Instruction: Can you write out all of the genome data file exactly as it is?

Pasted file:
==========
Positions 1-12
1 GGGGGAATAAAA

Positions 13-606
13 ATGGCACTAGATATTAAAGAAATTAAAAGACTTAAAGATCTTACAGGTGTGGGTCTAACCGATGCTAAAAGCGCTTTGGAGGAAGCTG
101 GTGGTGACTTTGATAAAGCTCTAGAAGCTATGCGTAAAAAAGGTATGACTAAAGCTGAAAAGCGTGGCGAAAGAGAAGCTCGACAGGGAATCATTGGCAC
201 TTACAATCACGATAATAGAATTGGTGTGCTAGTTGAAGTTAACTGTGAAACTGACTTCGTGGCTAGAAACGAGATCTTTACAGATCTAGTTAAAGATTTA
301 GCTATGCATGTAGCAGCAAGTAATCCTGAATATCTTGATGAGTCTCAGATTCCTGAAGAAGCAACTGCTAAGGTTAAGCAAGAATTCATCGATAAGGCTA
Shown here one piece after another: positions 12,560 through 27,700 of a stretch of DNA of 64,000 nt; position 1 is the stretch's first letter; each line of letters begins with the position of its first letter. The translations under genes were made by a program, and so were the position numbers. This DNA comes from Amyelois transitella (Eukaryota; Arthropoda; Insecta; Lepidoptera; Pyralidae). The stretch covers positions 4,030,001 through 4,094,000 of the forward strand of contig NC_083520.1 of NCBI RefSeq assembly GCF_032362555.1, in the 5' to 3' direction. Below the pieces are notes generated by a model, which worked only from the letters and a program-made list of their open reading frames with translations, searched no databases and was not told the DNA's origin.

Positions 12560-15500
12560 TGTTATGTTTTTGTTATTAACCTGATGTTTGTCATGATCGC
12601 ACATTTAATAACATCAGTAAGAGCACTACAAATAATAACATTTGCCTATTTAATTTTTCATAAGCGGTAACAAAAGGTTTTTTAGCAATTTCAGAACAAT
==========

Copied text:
Positions 1-12
1 GGGGGAATAAAA

Positions 13-606
13 ATGGCACTAGATATTAAAGAAATTAAAAGACTTAAAGATCTTACAGGTGTGGGTCTAACCGATGCTAAAAGCGCTTTGGAGGAAGCTG
101 GTGGTGACTTTGATAAAGCTCTAGAAGCTATGCGTAAAAAAGGTATGACTAAAGCTGAAAAGCGTGGCGAAAGAGAAGCTCGACAGGGAATCATTGGCAC
201 TTACAATCACGATAATAGAATTGGTGTGCTAGTTGAAGTTAACTGTGAAACTGACTTCGTGGCTAGAAACGAGATCTTTACAGATCTAGTTAAAGATTTA
301 GCTATGCATGTAGCAGCAAGTAATCCTGAATATCTTGATGAGTCTCAGATTCCTGAAGAAGCAACTGCTAAGGTTAAGCAAGAATTCATCGATAAGGCTA
Shown here one piece after another: positions 12,560 through 27,700 of a stretch of DNA of 64,000 nt; position 1 is the stretch's first letter; each line of letters begins with the position of its first letter. The translations under genes were made by a program, and so were the position numbers. This DNA comes from Amyelois transitella (Eukaryota; Arthropoda; Insecta; Lepidoptera; Pyralidae). The stretch covers positions 4,030,001 through 4,094,000 of the forward strand of contig NC_083520.1 of NCBI RefSeq assembly GCF_032362555.1, in the 5' to 3' direction. Below the pieces are notes generated by a model, which worked only from the letters and a program-made list of their open reading frames with translations, searched no databases and was not told the DNA's origin.

Positions 12560-15500
12560 TGTTATGTTTTTGTTATTAACCTGATGTTTGTCATGATCGC
12601 ACATTTAATAACATCAGTAAGAGCACTACAAATAATAACATTTGCCTATTTAATTTTTCATAAGCGGTAACAAAAGGTTTTTTAGCAATTTCAGAACAAT